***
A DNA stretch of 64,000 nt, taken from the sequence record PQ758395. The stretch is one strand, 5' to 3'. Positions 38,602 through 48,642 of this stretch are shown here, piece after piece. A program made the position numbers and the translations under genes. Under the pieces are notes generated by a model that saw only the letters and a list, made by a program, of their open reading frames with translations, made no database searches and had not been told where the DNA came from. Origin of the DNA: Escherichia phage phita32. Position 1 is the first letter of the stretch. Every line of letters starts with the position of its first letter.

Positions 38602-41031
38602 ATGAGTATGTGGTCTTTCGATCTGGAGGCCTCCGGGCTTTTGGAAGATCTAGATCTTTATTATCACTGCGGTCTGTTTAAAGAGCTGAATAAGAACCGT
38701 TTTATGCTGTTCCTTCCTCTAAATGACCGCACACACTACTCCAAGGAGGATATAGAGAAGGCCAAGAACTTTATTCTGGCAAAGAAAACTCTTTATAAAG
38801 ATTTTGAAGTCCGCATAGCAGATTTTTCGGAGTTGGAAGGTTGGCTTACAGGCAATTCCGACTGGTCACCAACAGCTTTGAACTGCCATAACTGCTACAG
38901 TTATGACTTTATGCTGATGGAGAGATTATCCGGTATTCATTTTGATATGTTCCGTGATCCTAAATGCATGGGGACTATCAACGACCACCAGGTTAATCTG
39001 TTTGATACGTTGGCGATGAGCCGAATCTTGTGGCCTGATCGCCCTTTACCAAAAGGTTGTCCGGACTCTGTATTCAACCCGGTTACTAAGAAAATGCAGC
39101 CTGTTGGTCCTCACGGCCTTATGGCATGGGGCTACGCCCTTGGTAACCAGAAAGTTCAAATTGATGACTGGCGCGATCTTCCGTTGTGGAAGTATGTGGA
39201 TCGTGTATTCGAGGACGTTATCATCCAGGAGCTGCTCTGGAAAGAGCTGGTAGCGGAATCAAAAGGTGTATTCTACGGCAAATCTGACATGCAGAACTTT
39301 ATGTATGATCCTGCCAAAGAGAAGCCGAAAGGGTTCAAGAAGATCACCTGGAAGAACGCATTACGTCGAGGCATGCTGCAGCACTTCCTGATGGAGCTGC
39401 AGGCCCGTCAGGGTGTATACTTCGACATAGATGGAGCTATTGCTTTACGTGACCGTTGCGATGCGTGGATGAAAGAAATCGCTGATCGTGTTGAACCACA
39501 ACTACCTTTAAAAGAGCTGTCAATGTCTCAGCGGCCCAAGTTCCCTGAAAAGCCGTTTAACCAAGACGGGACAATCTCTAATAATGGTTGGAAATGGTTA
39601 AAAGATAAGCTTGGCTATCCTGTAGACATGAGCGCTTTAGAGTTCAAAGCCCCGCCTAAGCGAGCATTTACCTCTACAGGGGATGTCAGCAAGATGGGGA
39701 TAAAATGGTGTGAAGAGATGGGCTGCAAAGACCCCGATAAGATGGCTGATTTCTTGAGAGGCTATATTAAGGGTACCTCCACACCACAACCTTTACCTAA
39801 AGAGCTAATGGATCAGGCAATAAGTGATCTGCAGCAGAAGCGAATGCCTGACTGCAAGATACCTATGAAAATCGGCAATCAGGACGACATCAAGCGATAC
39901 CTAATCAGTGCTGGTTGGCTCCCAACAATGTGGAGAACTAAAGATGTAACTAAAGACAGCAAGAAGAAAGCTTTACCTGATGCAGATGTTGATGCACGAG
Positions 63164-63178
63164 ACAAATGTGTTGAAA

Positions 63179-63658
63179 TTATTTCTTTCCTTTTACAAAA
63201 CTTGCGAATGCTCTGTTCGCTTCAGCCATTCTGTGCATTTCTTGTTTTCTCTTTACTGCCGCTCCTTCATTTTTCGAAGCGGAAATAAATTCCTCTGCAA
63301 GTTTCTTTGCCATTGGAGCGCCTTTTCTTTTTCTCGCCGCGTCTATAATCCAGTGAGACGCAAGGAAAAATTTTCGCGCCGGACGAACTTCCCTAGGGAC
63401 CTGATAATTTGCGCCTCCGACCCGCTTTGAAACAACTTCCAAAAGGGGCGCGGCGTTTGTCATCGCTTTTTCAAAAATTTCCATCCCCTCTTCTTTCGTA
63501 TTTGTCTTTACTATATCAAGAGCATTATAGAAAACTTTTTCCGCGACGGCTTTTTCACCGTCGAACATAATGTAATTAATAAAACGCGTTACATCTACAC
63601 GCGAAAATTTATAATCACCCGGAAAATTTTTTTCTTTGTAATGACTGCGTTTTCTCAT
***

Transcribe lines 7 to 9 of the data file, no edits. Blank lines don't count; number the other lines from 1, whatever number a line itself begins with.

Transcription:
39001 TTTGATACGTTGGCGATGAGCCGAATCTTGTGGCCTGATCGCCCTTTACCAAAAGGTTGTCCGGACTCTGTATTCAACCCGGTTACTAAGAAAATGCAGC
39101 CTGTTGGTCCTCACGGCCTTATGGCATGGGGCTACGCCCTTGGTAACCAGAAAGTTCAAATTGATGACTGGCGCGATCTTCCGTTGTGGAAGTATGTGGA
39201 TCGTGTATTCGAGGACGTTATCATCCAGGAGCTGCTCTGGAAAGAGCTGGTAGCGGAATCAAAAGGTGTATTCTACGGCAAATCTGACATGCAGAACTTT